Assessing Those New Year’s Resolutions

Books

As I wrote a month or so ago, I only had one New Year’s Resolution: Read 26 books, which is 1 book every other week. I took on this goal after my friend, Heather, almost made it to her goal of 52 books last year.

Within the first few months of moving to The Little House, I found a community book club through our volunteer fire department’s newsletter. I’ve enjoyed meeting the neighbors (some of them live more than 10 miles away, but they’re still considered neighbors here) and getting together with them once a month at their homes where we enjoy some appetizers and then a potluck lunch after discussing the chosen book for the month. The eclectic pick of books ensures that I read something I wouldn’t normally pick, which is also a benefit of belonging to a book club.

The pick this month is “The Book Thief.”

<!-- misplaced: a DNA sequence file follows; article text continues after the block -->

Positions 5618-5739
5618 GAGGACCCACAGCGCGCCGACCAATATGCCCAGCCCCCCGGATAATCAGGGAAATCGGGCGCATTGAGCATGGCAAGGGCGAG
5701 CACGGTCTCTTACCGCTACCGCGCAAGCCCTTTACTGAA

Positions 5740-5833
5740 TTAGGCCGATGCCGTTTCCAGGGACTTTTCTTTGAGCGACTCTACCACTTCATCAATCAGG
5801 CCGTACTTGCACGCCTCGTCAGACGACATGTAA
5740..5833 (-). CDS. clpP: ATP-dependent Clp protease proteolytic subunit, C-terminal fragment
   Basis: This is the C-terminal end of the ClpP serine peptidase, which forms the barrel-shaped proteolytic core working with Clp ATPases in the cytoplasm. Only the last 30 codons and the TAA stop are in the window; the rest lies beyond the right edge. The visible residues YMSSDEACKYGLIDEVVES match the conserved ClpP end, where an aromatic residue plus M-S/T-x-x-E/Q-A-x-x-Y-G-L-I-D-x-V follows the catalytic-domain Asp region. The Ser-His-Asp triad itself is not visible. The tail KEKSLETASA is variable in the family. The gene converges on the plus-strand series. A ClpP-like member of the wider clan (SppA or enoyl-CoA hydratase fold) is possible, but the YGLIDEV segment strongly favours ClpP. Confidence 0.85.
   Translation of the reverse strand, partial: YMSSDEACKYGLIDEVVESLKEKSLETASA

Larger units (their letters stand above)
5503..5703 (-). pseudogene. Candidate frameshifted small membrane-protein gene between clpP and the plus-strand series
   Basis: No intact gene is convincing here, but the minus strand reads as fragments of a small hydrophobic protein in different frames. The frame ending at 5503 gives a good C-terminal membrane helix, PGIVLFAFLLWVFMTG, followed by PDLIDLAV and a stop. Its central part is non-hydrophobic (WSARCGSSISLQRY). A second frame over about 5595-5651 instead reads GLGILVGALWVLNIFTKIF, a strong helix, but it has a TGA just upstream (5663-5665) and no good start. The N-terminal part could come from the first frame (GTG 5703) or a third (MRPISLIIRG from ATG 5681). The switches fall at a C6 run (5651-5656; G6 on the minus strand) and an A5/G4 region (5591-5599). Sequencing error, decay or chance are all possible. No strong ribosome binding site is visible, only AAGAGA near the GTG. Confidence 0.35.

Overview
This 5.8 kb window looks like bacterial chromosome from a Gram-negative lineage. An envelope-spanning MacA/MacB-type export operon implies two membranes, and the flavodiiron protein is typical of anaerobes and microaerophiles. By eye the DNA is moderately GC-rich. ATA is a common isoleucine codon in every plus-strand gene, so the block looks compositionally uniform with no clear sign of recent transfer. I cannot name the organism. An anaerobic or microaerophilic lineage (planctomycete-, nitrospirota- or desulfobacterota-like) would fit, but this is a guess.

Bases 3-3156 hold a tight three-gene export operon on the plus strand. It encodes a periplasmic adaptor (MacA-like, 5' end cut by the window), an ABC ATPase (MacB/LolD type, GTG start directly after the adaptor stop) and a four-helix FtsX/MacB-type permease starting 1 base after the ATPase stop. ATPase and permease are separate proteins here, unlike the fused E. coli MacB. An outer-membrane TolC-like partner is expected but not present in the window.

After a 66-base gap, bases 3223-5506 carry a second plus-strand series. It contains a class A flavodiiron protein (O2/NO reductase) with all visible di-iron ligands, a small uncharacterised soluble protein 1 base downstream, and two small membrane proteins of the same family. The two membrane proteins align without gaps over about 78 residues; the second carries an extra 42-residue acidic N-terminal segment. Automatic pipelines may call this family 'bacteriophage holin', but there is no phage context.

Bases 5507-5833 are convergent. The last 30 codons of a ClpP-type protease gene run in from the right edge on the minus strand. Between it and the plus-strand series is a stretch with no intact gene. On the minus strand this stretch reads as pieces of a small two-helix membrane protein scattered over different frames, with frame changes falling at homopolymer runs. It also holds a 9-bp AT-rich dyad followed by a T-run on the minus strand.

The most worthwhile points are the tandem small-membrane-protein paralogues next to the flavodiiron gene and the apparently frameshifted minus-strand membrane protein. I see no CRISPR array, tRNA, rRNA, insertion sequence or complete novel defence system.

I had some trouble getting into “The Book Thief.”  It took me at least 75 pages to get involved with the characters and to event actually figure out who the narrator was supposed to be. Although the book club discussion on it is today, I’m still in the midst of reading and will stick with it now.

I’m behind my goal of reading a book every other week. So far, I’ve read three full books this year:

“The Help,” by Kathryn Stockett

“The Longest Evening of the Year,” by Dean Koontz: I was disappointed in this one. It was a book about a woman who rescues dogs, but was probably the worst Koontz book I’ve ever read.

“Winter Moon,” by Dean Koontz: This one was ok and kept my interest.

Next month, I chose “The Lovely Bones,” by Alice Sebold for the book club read.

Also in my stack to read: